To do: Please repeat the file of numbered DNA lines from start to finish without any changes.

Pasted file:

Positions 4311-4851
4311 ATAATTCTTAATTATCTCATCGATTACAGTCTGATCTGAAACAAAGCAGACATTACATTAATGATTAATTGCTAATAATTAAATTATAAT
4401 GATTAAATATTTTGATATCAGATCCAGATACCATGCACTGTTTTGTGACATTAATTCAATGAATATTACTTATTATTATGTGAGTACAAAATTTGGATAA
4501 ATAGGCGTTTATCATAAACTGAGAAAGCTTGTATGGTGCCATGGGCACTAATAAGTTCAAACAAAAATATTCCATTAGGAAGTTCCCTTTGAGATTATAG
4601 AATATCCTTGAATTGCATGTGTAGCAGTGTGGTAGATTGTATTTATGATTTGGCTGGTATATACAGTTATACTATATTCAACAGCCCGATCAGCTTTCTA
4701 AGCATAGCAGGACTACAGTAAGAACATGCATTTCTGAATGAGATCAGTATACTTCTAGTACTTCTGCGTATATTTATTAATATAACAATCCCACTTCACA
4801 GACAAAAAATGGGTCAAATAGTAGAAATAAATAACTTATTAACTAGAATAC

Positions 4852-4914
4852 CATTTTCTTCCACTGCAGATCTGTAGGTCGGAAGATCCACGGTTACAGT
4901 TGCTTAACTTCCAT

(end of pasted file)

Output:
Positions 4311-4851
4311 ATAATTCTTAATTATCTCATCGATTACAGTCTGATCTGAAACAAAGCAGACATTACATTAATGATTAATTGCTAATAATTAAATTATAAT
4401 GATTAAATATTTTGATATCAGATCCAGATACCATGCACTGTTTTGTGACATTAATTCAATGAATATTACTTATTATTATGTGAGTACAAAATTTGGATAA
4501 ATAGGCGTTTATCATAAACTGAGAAAGCTTGTATGGTGCCATGGGCACTAATAAGTTCAAACAAAAATATTCCATTAGGAAGTTCCCTTTGAGATTATAG
4601 AATATCCTTGAATTGCATGTGTAGCAGTGTGGTAGATTGTATTTATGATTTGGCTGGTATATACAGTTATACTATATTCAACAGCCCGATCAGCTTTCTA
4701 AGCATAGCAGGACTACAGTAAGAACATGCATTTCTGAATGAGATCAGTATACTTCTAGTACTTCTGCGTATATTTATTAATATAACAATCCCACTTCACA
4801 GACAAAAAATGGGTCAAATAGTAGAAATAAATAACTTATTAACTAGAATAC

Positions 4852-4914
4852 CATTTTCTTCCACTGCAGATCTGTAGGTCGGAAGATCCACGGTTACAGT
4901 TGCTTAACTTCCAT